On Tuesday 6 October, I cried at work.

I was on a zoom call with a bunch of other CEOs from the sight loss sector in the UK.

I cried because things felt hopeless and I didn’t have my shit together and someone asked if I was okay. Do you know what happened?

It resulted in us all talking about how none of us were okay.

We talked about how we have spent the last six months fighting to keep our organisations, our staff, volunteers and the people we support alive.

We talked about how we had hit the point where it felt too difficult. ‘The relentlessness of everything’ was the phrase.

Did we give up? No we shared our worries and our sorrow and we supported each other and we will keep going.

What happened next surprised me even more.

I shared what had happened on LinkedIn and it went viral (in a non-Covid way) and has been viewed nearly 2 million times, had 50,000 reactions and over 2,000 comments.

Hundreds of people have connected with me and messaged me about their own situations and thanked me for being honest and giving them the courage to open up.

Covid 19 is a nightmare and we are all impacted in different ways. We have all had different experiences and we have all reacted differently, but nobody hasn’t been impacted.

As CEO of a health and social care charity specialising in sight loss, I have been impacted more than most.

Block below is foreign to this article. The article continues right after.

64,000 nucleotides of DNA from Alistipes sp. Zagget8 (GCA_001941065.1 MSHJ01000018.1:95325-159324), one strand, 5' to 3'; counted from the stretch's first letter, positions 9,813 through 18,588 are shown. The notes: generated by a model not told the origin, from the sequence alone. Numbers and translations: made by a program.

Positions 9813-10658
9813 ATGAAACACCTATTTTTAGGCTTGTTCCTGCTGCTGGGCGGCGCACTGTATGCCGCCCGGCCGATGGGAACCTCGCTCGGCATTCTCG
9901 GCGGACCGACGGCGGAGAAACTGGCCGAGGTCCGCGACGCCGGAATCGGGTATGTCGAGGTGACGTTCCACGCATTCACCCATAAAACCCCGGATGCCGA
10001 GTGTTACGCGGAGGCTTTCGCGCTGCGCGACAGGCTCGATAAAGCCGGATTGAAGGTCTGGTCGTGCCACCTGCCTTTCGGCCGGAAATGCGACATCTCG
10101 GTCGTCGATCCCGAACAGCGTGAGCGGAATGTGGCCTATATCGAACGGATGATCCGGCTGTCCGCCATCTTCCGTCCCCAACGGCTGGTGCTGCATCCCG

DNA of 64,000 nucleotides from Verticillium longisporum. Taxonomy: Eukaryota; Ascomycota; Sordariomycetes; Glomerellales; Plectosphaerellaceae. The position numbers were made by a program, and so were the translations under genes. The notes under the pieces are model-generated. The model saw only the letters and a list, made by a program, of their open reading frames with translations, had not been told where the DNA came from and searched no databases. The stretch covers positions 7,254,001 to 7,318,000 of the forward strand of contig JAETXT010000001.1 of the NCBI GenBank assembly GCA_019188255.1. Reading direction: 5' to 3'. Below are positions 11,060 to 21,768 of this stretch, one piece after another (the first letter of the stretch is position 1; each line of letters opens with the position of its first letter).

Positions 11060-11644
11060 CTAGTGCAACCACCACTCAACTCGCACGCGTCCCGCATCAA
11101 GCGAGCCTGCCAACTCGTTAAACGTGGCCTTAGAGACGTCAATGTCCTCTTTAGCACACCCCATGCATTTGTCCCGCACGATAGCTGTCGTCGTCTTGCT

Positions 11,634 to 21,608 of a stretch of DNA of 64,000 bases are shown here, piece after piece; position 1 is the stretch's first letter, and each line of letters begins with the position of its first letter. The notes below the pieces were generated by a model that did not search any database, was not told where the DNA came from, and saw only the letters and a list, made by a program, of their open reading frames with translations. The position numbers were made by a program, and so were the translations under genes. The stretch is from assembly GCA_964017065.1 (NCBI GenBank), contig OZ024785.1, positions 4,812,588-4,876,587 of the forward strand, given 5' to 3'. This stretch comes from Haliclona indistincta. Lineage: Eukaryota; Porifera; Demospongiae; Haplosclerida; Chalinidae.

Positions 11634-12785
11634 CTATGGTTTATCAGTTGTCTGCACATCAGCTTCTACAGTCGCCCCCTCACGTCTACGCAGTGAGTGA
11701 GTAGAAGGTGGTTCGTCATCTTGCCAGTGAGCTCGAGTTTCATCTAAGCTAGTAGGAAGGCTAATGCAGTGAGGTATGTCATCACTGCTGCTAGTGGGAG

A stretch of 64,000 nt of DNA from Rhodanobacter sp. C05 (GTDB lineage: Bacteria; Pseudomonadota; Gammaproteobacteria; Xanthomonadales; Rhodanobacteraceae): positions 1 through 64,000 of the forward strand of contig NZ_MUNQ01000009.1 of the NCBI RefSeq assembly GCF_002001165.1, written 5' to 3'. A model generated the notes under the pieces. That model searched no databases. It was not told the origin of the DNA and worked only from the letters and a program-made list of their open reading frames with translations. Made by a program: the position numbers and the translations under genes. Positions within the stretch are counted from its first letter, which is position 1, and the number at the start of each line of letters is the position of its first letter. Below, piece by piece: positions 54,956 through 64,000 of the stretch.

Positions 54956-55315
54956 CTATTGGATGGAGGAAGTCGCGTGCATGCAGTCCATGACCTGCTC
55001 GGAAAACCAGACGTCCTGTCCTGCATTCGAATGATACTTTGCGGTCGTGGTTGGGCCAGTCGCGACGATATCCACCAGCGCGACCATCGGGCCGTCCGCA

During lockdown I joined my team on the frontline delivering care to our residents, sleeping at our main centre on a camp bed and doing my CEO job at night.

Over Easter weekend, I worked over 60 hours in four days and spent a night holding the hand of one of our residents as she passed away as her daughters were shielding and couldn’t be with her in her final hours and I wouldn’t leave her alone.

As charity, we have faced the challenges of the financial impact that all charities have faced. We lost almost £700,000 ($1.3 million) worth of income over lockdown.

That, coupled with the continued COVID-19 restrictions, meant we had to remodel our offer and sadly had to make redundancies.

We are a family at Beacon and it broke my heart to have to share that message over a video call rather than face to face.

What really hit me was the response of my amazing team. So many of them, even those at risk of loosing their jobs, called and messaged me to see if I was okay, because they knew how hard this was for me.

They knew I had taken pay cuts to save as many jobs as I could and they knew that I cared about each of them as well as all the people we support. 

People have told me I am unusual as a CEO, not just because I am willing to roll up my sleeves and work alongside and learn from my team, not just because I care about all my team as people not just employees, but because I am willing to share my vulnerability. 

I hope I am not unusual as a CEO.

I know that there are others who have been through the same challenges as me and felt the same.

So whatever your role, whatever your experiences, it is okay not to be okay and it is okay to cry and it is okay to be vulnerable.

Look around you and check on your colleagues, managers and leaders, we are in this together and honesty will help us all get through this and learn from our experiences rather than shutting them away.  

Beacon Vision

Image: Marina Zg, iStock.

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